Shadow Boxing and Martial Arts

By Rob Wulforst

What's one weird trick to find a sparring partner?

Imagine one!

All jokes aside, shadow boxing is a great way to practice your martial art techniques. If your not familiar with the term, it is the method of sparring with an imaginary opponent. Even though they exist in your head, they can help you work through any routines and "what if" scenarios you can come up with. It can also give you a nice cardio workout and helps build muscle memory. All you need is a little room to maneuver and you can get started.  

 Free Picture:  I'll Win!  ID: 3259871 © Redbaron |  Dreamstime Stock Photos

Free Picture: I'll Win! ID: 3259871 © Redbaron | Dreamstime Stock Photos

Many years ago, when I started kung fu again, I was practicing long distance and I didn't have any of my "kung fu brothers" to work with. Many of the movements had two man routines, along with throws and joint locks, but no one really wanted to help out. So, every day, I would imagine working with a partner and continued going through the movements. For one weekend every month, I would visit the school for training and work with my (real) partners. While you progress slightly slower by yourself, once you start working with actual people, you catch up very quickly.

In martial arts, there is a Yin Yang aspect to training. Yin, the foundation, is usually trained by yourself. These are the forms, katas, and technique practice. Shadow boxing also falls into this category. Yang, the practical part, is trained with other people. You use what you learn in the Yin and apply it to the Yang. Once you're finished with the Yang (sparring for example), you take those experiences and come up with new routines and exercises (Yin). This is a constant, unending circle of learning and practice. That said, Yin and Yang are always balanced. Doing only one can cause problem with the other.  So, if you practice shadow boxing, make sure you practice your routines later against an actual person. You'll find they can come up with counters you didn't know or didn't expect.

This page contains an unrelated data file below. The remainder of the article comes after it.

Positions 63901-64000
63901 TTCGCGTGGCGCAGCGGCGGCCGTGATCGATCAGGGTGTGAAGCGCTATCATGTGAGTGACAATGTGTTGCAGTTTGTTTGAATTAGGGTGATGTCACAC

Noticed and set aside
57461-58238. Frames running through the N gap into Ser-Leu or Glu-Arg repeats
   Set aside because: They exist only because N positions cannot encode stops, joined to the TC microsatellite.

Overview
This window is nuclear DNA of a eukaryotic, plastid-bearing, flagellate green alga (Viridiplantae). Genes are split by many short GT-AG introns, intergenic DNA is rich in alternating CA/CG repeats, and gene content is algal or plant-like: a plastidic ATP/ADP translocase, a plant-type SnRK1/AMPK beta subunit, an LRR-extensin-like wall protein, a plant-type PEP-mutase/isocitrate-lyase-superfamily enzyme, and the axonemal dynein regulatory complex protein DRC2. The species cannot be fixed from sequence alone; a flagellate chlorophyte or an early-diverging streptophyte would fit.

Shadow boxing can also help boost confidence in your techniques. When you work out with an actual person, you (or your partner) may worry they might hurt the other by accident and that can change the tone of practice. Because of that safety concern, you may not be able to spar the way you want. When shadow boxing, you don't have the problem, as your opponent is made by you and you can make them as dangerous or soft as you'd like. There really is no threat of getting hurt. Of course, you could knock into things or push yourself too much during the cardio part. It's happened before ... admit it.

This type of practice will not make you fearless though.  Imagining yourself as invincible from shadow boxing creates false confidence and just leads to getting your butt knocked to the floor so much faster.  As stated before, too much of one type practice leads to problems.  Without testing your foundations and techniques against another actual person, they'll never truly be effective when applied.  Always keep this in mind.

So, challenge yourself!  Start with 5x two minute rounds with 30 second rests between each round.  Work your punches, kicks, blocks, and combinations.  See if you can step into position to do a throw or sweep.  Focus on your timing and movement.  Feel like you need to do something more?  Add hand weights and increase the number of rounds you do or free time it. Shadow boxing's potential lies in your imagination.